Friday-Morning Roundup

The Times says that Mayor Bloomberg is looking for a larger role in downtown development. Too little, too late? Or is it just election-year campaigning?

Chelsea Piers jefe maximo, George Bush friend and “Pioneer” Roland Betts has quit the board of the Lower Manhattan Development Corporation.

Shopping and rememberin’. There’s money for the memorial, and there’s plans for 200,000 square feet of retail down downtown way. (We had it here and here yesterday [sounds of tooting one’s own horn].)

The Post calls 2 Columbus Circle an “eyesore” and celebrates that it was finally sold yesterday to the Museum of Arts and Design for $17 million, clearing the way for its renovation and the mallification of Columbus Circle.

The Daily News reports on a new Bayside, Queens, development that can’t handle the rain. According to various people, it’s so poorly constructed that its retaining wall nearly collapsed in the last downpour.

-Matthew Grace

Article continues below
More from Politics
STAR OF DAVID OR 'PLAIN STAR'?   If you thought "CP Time" was impolitic, on July 2 Donald Trump posted a picture on Twitter of a Star of David on top of a pile of cash next to Hillary Clinton's face. You'd think after the aforementioned crime stats incident (or after engaging a user called "@WhiteGenocideTM," or blasting out a quote from Benito Mussolini, or...) Trump would have learned to wait a full 15 seconds before hitting the "Tweet" button. But not only was the gaffe itself bad, the attempts at damage control made the BP oil spill response look a virtuoso performance.  About two hours after the image went up on Trump's account, somebody took it down and replaced it with a similar picture that swapped the hexagram with a circle (bearing the same legend "Most Corrupt Candidate Ever!"!). Believe it or not, it actually got worse from there. As reports arose that the first image had originated on a white supremacist message board, Trump insisted that the shape was a "sheriff's star," or "plain star," not a Star of David. And he continued to sulk about the coverage online and in public for days afterward, even when the media was clearly ready to move on. This refusal to just let some bad press go would haunt him later on.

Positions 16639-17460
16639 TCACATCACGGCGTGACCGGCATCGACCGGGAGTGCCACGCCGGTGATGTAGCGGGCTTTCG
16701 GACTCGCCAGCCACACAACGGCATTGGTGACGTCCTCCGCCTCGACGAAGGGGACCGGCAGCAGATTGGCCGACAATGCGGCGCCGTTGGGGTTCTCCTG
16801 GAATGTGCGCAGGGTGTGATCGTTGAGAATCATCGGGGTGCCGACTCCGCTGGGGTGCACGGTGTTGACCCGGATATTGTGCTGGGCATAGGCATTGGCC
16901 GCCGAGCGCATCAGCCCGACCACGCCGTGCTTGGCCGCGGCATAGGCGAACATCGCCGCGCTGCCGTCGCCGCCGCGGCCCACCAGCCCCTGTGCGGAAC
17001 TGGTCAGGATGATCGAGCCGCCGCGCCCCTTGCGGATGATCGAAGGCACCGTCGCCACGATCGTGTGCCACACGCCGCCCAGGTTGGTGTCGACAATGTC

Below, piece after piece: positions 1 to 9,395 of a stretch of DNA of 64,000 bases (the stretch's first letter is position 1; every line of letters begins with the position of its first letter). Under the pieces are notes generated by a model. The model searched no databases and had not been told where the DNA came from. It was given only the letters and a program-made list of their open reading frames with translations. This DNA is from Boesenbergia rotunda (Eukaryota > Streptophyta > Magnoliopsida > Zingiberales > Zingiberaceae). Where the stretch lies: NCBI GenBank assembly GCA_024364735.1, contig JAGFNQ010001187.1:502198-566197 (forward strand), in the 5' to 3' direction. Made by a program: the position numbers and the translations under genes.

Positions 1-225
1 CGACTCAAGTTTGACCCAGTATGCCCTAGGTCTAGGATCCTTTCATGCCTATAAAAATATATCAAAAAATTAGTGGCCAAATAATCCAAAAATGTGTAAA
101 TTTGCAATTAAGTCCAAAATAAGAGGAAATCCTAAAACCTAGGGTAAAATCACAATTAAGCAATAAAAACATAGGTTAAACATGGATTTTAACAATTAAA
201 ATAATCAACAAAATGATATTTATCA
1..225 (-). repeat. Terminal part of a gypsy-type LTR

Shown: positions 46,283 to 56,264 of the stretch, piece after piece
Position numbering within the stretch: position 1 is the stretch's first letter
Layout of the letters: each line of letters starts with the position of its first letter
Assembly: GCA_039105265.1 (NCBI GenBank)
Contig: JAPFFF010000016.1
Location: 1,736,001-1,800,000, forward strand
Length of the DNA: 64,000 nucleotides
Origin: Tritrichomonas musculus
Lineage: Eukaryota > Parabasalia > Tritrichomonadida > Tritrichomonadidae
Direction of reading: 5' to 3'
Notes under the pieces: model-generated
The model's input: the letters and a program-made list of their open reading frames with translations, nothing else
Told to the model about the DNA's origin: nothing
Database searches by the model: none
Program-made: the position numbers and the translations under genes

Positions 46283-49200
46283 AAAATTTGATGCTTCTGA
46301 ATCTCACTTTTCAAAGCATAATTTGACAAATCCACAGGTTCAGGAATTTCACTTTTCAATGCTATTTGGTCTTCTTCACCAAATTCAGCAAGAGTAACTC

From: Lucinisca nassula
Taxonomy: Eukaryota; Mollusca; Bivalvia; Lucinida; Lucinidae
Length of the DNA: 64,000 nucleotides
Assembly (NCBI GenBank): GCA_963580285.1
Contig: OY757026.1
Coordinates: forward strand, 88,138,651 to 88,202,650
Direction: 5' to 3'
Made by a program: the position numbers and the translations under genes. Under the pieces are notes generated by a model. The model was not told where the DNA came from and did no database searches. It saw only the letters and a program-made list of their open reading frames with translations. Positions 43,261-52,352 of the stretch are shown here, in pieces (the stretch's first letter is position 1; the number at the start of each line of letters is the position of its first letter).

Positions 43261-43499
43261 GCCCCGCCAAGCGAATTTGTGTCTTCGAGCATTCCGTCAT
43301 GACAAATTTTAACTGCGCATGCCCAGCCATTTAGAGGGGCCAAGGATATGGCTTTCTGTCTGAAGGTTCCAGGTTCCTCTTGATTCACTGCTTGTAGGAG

Donald Trump More Or Less Says He’ll Keep On Tweeting as President